Shaping the future | Siemens focuses on quality and customers
Open Innovation advances a digitalization hub: Siemens is working with customers, partners and universities to develop new digital applications for the “Smart Nation” of Singapore.
From the “remonte” service contract to today’s common Remote Service Platform, the focus has always been on the individual needs of the customer – from individual customers in transactions with end users to medium-sized companies optimizing their operations with Siemens technology, or large customers for whom Siemens acts as a systems supplier. Meeting their needs and satisfying their preferences is what has always motivated and advanced this company, with its focus on the art of engineering. Nevertheless, the result has not always been consistent success.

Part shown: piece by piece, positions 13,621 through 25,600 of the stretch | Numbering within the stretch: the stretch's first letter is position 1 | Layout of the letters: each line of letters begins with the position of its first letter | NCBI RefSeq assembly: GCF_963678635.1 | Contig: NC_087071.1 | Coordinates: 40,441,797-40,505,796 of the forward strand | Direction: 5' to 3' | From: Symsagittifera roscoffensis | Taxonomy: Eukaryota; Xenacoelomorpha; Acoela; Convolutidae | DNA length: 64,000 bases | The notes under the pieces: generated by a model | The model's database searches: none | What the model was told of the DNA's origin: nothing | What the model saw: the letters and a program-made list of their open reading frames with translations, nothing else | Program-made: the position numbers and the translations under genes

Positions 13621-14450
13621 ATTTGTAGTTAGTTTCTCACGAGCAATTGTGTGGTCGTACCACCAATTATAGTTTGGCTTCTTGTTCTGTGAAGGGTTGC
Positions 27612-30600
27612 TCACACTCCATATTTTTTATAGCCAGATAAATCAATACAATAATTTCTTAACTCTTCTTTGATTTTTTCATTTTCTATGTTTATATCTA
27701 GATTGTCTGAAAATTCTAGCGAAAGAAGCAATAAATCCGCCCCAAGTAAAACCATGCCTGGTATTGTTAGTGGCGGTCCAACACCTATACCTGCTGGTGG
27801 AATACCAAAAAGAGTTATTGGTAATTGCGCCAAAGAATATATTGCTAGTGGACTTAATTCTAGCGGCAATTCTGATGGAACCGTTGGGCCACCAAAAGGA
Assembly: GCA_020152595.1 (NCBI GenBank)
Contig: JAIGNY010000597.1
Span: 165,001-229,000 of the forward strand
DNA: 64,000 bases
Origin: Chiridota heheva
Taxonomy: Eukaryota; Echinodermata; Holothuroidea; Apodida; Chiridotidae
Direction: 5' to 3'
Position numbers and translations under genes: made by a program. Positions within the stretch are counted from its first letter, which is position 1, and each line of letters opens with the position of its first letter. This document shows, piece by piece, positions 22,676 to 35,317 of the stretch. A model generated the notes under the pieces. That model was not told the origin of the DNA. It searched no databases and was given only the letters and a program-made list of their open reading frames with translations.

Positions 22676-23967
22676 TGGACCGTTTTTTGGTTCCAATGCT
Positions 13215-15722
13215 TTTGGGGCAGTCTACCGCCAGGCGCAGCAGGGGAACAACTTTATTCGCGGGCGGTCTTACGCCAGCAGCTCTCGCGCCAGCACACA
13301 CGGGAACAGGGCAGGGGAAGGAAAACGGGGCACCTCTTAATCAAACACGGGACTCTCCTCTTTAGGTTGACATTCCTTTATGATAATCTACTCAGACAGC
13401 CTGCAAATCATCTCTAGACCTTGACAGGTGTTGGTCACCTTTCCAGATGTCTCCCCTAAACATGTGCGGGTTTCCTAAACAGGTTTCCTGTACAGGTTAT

A misjudgment with consequences At times systemic constraints, mistaken decisions, technological dead-ends, or misjudgments of customer needs have caused Siemens to fall behind in technological development, or to overlook or miss out on trends. And the consequences could be severe. Telecommunications is one such example. It’s the story of a mistake, as Joe Kaeser frankly admitted in a 2014 interview: “In the late eighties, three young men from California came to Siemens in Munich. They had a really cool business idea and wanted to meet with us. They said, ‘We’re developing a technology that will let people make phone calls over the Internet. Would you be interested?’” He continues to explain that Siemens didn’t believe it and told the young founders and the venture capitalist, “How is that supposed to work? And if it did work, we would have invented it.” The two founders’ startup became the world’s biggest network equipment supplier, with annual revenues on the order of $50 billion. Siemens couldn’t keep up in that business, and ultimately had to give it up in 2013. That’s a mistake that the company learned from – as is shown more than clearly by its startup activities, its active portfolio policy over the past few years, and its uncompromising focus on digitalization. That focus is guided by the conviction that “It won’t be the biggest companies that survive – nor the fastest,” as Joe Kaeser never tires of pointing out. “The successful companies will be those that can best adapt to changes in the world.”